First it was Barclays that became the focus of the LIBOR fixing scandal, then the net spread wider to encompass up to another twenty or so banks. Now the Bank of England finds it has questions to answer.

It seems that the Deputy governor of the Bank of England personally spoke with the Barclays chief executive, Bob Diamond, after which “…Barclays staff came to believe the Bank of England wanted them to falsify this datasays the Telegraph.

The reason for this would be that it is not only the individual banks that would want to see a low LIBOR, the government from the top down and the BoE would like to have low interbank rates to ‘prove’ that the economy was not falling apart, that money was still flowing and so the recovery must be on its way.

Of course the BoE will claim that this could only have come about because of a misunderstanding by all concerned. You know, a sort of Thomas à Becket “Who will rid me of this troublesome high LIBOR rate” moment.

The manipulation itself would of course have been the easiest thing to do as each of the selected banks submits their own figures to the British Bankers’ Association to be averaged out and then issued at 11am daily. So, as there is no oversight then there are no questions to be asked or to be answered.

And in the middle the traders who were reporting would know how it was being manipulated and could use the data to their own and others’ advantage if they so chose.

This public backlash to this disreputable behaviour has now claimed its first scalp with reports that the Chairman of Barclays is to step down saying "Last week's events – evidencing as they do unacceptable standards of behaviour within the bank – have dealt a devastating blow to Barclays reputation. As Chairman, I am the ultimate guardian of the bank's reputation. Accordingly, the buck stops with me and I must acknowledge responsibility by standing aside." There are those that now fervently hope that this resignation will defuse the bomb and then back to business as usual. But they may find that this affair, after the economic collapse and the PPI and derivative contract mis-sellings, was the straw that broke the camel’s back, which has sparked a chain of investigations that will not stop until the culprits are dealt with.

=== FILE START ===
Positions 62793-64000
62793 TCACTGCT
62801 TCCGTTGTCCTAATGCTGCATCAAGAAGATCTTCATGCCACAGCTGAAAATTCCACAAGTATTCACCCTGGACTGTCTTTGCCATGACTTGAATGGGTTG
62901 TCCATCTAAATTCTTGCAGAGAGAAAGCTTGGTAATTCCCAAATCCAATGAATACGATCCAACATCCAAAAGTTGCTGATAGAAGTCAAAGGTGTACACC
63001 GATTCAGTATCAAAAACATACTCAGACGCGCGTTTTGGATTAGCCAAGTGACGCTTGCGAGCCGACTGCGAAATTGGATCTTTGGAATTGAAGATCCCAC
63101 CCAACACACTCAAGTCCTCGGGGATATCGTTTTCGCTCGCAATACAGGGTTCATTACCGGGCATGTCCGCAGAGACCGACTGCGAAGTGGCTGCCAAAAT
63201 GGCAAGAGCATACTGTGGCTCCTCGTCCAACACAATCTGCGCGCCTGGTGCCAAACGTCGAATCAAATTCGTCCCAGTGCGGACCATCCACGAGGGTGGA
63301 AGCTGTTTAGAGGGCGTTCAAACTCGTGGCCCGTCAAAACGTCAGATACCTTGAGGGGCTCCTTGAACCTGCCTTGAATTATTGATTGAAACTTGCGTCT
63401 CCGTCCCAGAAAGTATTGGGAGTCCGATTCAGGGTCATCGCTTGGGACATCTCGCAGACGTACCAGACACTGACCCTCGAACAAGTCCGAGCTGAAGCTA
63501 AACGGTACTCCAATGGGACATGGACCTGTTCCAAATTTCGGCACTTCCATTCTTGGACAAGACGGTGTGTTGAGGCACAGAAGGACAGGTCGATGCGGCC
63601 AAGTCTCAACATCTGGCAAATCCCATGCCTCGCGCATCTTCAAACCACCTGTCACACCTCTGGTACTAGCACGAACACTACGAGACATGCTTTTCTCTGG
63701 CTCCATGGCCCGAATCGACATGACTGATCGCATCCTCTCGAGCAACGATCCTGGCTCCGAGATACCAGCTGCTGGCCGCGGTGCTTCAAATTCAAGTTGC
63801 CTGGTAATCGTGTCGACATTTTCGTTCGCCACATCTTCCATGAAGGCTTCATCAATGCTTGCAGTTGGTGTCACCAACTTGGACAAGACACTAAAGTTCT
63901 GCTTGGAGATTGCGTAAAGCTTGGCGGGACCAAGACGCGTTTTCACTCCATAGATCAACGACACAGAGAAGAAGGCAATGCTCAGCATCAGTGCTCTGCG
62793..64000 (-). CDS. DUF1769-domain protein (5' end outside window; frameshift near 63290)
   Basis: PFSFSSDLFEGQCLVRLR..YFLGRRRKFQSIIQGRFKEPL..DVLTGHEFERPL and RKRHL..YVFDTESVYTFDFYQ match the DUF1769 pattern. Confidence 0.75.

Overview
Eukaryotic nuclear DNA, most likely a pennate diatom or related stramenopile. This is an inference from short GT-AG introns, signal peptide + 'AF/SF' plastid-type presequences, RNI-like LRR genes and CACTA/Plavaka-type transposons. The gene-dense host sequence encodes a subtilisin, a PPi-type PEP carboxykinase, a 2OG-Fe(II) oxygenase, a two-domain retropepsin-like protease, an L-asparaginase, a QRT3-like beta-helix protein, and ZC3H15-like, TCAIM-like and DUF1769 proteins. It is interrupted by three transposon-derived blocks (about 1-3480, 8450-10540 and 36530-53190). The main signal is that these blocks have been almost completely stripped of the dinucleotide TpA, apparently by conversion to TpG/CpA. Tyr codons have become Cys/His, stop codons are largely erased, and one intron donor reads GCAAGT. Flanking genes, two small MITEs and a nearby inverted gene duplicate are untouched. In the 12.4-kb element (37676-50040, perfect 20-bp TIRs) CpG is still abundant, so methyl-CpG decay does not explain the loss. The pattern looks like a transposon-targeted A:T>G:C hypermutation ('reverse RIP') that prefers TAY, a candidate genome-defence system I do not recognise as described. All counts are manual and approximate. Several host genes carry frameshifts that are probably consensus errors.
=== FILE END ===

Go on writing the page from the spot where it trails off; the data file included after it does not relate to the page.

But before we all start oiling the wheel bearings of the tumbrels and the runners of the guillotine let’s look at this another way shall we?

What if the public had absolutely no idea how bad the situation was? What if the economy was about to sink? What if money was about to flee the country leaving most people in the UK with no wages, no food, empty ATMs and nothing on the supermarket shelves? What if manipulating LIBOR (amongst a raft of other, yet to be discovered, operations) was part of the mechanisms used by the top politicians and bankers that kept the UK’s head above water? Would that not make them some sort of heroes?

What if the rates had not been ‘tweaked’ and the country had failed? Would those same bankers and politicians then be castigated for not taking those sorts of actions?

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But of course no-one could ever admit that the government or the BoE would ever sanction such behaviour as that would just legitimise it and then a worldwide free for all would ensue (probably did anyway). There are, in all probability, events in the murky world of espionage that governments are very happy about but would never ever admit to any collusion and secret banking operations used to maintain a nation would then fall into the same category.

Many would say that as long as we keep some sort of workable system going then we should do what we need to do. But just as many would say that this is the time to review the whole rotten system and change it root and branch.

So now, when looking at those that get uncovered by any subsequent investigation, they will either fall because they deserve it, or because their country needs them to fall on their swords for the common good (saving the government). Looks like they’re furgled either way. Can’t wait for the autobiographies.

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